A: The divers actually dive on the same team every other week on the same day at the same time. Since these divers are volunteers, the aquarium works around their work schedule. The Aquarium feels very strongly about the value of retention of their volunteers and they desire that they stay connected to the Aquarium’s mission.

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Q:  What inspires/brings people to the aquarium to be a volunteer diver?

A: There are many reasons that people are inspired to volunteer dive but George said he felt the common element in each person is their desire to share what someone once shared with them. They each have such a passion for the ocean they want to share that with others while also contributing to the community.

The Monterey Bay Aquarium’s mission statement is “To Inspire Conservation of the Oceans”. The volunteer dive team certainly expresses this, as it is made up of people from all walks of life, age and professions. It’s truly amazing to see such a variety of people come together for a common cause due to a common passion.

Scuba is an amazing way to inspire people to accomplish things to they never thought they would be able to do, and the volunteer divers are the perfect vehicle to deliver this message to the almost 2 million visitors they see each year.

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Q: What type of training, certifications and experience does a volunteer diver have to have to be a volunteer diver at the Monterey Bay Aquarium?

A: The aquarium does a full, professional style interview with the person applying to be a volunteer diver. They basically treat the position like a job, making sure you’re a good fit for the position and the position is a good fit for the candidate. There is a requirement to agree to commit to at least a minimum of a year conducting a minimum of 25 dives a year. This also ensures the divers are familiar with procedures of diving there and in the environments they are diving in.

Once a volunteer is selected they need to be certified in Open Water, Advanced Open Water, Rescue as well as CPR/ O2/First Aid/AED.

Volunteer divers than do a swim test and a check out dive. If they meet all of the requirements and successfully pass the water skills, the diver is accepted as a Diver-In-Training and starts occupational dive training and/or scientific dive training. The Aquarium follows Cal OSHA and the American Academy of Underwater Sciences (AAUS) dive standards.

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Q: While diving, what are some of the extraordinary experiences volunteer divers have had? Any interesting encounters with sea life?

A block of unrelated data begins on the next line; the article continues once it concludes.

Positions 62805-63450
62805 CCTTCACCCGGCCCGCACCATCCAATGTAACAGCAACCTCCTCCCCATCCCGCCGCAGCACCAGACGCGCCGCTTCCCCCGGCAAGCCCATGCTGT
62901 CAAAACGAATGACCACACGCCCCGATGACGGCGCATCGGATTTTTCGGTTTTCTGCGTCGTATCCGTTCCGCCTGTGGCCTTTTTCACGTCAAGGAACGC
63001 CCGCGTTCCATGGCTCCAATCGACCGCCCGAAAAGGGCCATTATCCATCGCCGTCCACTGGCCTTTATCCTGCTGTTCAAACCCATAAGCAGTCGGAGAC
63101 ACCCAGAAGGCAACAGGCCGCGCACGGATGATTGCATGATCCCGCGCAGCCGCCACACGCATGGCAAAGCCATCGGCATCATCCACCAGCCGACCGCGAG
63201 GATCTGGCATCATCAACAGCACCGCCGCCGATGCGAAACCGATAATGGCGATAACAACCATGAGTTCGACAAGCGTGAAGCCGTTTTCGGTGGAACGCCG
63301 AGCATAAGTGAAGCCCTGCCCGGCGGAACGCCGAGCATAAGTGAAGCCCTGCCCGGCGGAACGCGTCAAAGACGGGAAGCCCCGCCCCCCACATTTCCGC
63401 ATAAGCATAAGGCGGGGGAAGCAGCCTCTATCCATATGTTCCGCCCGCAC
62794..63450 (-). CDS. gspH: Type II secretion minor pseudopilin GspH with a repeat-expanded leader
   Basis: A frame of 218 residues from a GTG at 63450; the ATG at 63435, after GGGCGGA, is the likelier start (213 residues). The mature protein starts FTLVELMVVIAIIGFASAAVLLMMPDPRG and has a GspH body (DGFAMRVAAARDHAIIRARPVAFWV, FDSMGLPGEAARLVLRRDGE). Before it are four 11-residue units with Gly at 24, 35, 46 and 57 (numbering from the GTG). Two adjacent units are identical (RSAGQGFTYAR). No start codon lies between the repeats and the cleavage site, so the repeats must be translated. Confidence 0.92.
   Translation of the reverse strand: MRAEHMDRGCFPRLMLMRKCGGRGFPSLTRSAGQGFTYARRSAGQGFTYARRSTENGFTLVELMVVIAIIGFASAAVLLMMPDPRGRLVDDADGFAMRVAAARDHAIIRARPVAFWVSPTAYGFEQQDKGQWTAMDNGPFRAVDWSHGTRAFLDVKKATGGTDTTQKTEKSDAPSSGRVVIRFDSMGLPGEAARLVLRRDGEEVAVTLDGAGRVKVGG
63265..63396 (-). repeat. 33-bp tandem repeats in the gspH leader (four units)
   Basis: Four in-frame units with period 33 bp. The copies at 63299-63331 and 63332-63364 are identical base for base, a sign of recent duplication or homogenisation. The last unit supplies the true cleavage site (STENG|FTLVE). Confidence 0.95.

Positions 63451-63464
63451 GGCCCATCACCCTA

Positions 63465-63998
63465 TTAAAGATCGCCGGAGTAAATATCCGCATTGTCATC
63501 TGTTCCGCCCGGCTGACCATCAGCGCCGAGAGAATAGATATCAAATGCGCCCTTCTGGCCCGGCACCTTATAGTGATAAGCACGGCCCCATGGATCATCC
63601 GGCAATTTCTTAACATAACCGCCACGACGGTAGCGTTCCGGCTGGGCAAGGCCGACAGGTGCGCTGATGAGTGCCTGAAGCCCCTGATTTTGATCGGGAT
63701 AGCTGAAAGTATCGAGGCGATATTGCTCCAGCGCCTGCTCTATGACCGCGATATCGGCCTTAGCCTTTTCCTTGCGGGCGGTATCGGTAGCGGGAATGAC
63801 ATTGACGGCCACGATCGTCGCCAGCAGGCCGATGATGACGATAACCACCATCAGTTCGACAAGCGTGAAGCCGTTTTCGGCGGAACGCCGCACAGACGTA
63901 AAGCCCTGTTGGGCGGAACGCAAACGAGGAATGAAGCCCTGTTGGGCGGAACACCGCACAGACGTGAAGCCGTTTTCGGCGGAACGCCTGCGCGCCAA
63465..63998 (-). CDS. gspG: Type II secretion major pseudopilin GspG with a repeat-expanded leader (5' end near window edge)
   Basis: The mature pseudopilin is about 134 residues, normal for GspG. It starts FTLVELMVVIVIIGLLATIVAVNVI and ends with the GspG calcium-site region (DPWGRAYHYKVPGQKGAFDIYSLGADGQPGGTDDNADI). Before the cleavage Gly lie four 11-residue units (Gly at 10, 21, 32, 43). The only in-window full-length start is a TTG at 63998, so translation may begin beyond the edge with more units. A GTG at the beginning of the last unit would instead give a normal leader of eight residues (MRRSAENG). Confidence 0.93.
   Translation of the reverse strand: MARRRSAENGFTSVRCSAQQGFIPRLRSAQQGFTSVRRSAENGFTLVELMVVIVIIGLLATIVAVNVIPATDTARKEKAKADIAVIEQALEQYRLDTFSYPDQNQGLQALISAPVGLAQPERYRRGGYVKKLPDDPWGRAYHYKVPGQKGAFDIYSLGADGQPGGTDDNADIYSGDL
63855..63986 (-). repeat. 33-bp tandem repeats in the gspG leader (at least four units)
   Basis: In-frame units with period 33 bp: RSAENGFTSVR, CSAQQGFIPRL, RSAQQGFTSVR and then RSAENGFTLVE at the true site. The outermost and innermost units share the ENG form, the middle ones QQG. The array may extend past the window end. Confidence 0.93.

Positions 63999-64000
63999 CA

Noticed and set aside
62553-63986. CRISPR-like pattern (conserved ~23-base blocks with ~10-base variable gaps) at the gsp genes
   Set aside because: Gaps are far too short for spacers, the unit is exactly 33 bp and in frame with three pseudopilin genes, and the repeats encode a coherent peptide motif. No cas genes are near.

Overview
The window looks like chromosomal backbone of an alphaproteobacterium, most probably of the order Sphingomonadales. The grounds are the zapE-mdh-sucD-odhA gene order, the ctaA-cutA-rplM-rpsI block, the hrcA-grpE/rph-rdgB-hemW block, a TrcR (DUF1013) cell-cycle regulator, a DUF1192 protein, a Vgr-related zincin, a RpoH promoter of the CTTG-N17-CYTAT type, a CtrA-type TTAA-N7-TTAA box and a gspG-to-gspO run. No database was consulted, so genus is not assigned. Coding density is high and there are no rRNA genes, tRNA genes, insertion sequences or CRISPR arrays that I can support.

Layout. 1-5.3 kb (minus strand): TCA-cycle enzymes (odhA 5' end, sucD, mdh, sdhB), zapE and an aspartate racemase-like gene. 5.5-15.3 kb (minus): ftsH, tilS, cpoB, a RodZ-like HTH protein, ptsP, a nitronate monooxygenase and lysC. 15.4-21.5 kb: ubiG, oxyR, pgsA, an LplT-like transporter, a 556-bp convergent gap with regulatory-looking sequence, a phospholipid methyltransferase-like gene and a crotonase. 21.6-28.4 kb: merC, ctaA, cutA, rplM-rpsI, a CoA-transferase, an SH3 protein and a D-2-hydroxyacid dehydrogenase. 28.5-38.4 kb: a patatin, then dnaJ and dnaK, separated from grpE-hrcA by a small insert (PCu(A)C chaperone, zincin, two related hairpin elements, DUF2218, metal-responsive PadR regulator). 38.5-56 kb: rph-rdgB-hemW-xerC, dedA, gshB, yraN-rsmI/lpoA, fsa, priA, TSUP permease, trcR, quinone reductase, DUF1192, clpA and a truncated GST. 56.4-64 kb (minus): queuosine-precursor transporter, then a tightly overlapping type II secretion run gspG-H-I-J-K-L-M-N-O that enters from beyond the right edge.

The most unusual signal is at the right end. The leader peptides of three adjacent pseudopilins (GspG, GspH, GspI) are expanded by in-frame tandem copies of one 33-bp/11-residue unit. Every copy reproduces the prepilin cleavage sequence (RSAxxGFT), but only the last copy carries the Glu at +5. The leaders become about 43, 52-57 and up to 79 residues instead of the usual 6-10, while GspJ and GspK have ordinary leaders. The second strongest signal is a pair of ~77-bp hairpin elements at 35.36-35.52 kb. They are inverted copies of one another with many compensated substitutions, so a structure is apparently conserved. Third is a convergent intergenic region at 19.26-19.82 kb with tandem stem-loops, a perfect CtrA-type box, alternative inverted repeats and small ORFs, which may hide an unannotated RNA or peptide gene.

A: Divers have interesting encounters with sea life every day! However, their favorite experience is the Monterey Bay Aquarium/Children’s Miracle Network’s Day of Discovery. This day is when the Aquarium takes children with disabilities diving in the Great Tide Pool Exhibit! All the divers truly relish being able to give back to these special children the joy of being a scuba diver. Not only do the children enjoy the day, but the divers also gain: It’s truly inspiring for both sides. The children experience something new and exciting and afterwards know that anything in their life is possible! The divers see children that face extreme difficulties every day and meet life with grace and trust. It truly is an amazing program. (Read more info about Day of Discovery at the end of this article.)

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Q:  What are some of the favorite aspects of diving for the volunteers?

A: Some of the favorite aspects of diving revolve around the team aspect and sense of camaraderie. They love their team! Diving allows them to bond with each other, creating a type of family in a sense. Many of these volunteer divers become lifelong friends.

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Q: The volunteer divers are obviously extremely important to the aquarium. If the aquarium didn’t have great volunteers, how would that affect the aquarium?

A: To put it simply, the aquarium would have to close. The Aquarium was built upon the foundation of volunteerism and this core value is central to the Aquarium’s daily operations. This still holds true today.

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Monterey Bay Aquarium Day of Discovery